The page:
Revitalization

History Only Repeats When it is Allowed

By Mahesh P. Butani
Published February 26, 2010

Two cities in Ontario - Hamilton and Brantford - are presently witnessing lots of dirt being shoveled around in the name of progress.

Both cities, quite distinct and yet similar in their obtuse public ways, are on a development trajectory that has left their citizens gasping for breath from incomprehensible political actions.

One is hell-bent on destroying its past in the name of progress. The other is hell-bent on building an unsustainable future upon the toxic remains of its past.

For societies that are already thriving in many parts of the world on social enterprises that achieve public good while making a profit, understanding the current development approach of Hamilton and Brantford can be confusing.

They rightfully ask: Aren't such things supposed to happen only in the Third World?

Both these stories are unfolding in the First World in slow motion, under the hesitant glare of public scrutiny - both under the assumption that their brittle claims of transparent governance are good enough to continue governing.

Watching these two unguided projectiles hurtling through space, fueled by arrogance and ignorance, can be very sad and scary for those who already know better.

Sitting back and cynically watching these projectiles implode is now entertainment, for the many Ontarians who have been numbed out of their senses.

With the Canadian parliament prorogued, the province in deep debt, and municipal governance on a self-destructive trajectory, never before has a more clear path to self-organizing behavior been posed to the people of Hamilton and Brantford, than this moment.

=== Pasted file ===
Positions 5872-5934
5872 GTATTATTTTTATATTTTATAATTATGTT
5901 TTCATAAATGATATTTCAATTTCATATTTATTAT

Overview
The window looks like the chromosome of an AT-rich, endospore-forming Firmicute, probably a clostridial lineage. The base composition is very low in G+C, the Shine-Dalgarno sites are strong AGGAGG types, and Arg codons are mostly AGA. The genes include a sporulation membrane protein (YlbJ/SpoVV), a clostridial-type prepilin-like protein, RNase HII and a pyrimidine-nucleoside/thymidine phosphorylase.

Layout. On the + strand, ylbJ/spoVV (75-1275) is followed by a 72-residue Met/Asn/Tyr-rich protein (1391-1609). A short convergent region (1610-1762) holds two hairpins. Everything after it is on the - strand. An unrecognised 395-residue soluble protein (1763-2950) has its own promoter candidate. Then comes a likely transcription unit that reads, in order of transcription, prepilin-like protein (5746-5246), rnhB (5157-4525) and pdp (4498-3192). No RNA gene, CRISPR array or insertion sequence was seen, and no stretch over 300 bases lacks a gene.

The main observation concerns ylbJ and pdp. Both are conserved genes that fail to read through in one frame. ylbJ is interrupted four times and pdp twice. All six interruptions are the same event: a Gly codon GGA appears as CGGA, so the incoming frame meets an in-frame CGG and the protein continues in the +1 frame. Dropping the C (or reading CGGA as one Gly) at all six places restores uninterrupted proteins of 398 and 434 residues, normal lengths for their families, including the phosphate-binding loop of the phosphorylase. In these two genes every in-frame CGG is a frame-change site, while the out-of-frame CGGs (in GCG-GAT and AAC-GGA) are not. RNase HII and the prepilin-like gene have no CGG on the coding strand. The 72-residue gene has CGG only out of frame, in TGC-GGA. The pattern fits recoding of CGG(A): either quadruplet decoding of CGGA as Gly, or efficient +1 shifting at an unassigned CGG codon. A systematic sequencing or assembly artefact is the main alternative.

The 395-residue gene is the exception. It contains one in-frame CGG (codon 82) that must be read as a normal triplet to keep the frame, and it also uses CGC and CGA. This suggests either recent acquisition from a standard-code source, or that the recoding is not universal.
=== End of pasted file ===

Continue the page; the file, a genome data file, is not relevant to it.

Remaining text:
I once again draw the attention to The Facelift and the Wrecking Ball: Urban Renewal and Hamilton's King Street West, 1957-1971 (PDF link) by Margaret T. Rockwell. Political futures and legacies depend on a successful reading of this document.

Before calls for heritage conservation and fiscal prudence turn into indignant international calls to protect the very ideals that Canada has projected to the world, we hope sanity will prevail in Hamilton and Brantford.

History only repeats itself when it is allowed to.

Ontarians can do better than this. Canadian politicians can do better than this. Canadian educational institutions can do better than this.

Let them look to the past, but let them also look to the future; let them look to the land of their ancestors, but let them look also to the land of their children.
-- Sir Wilfrid Laurier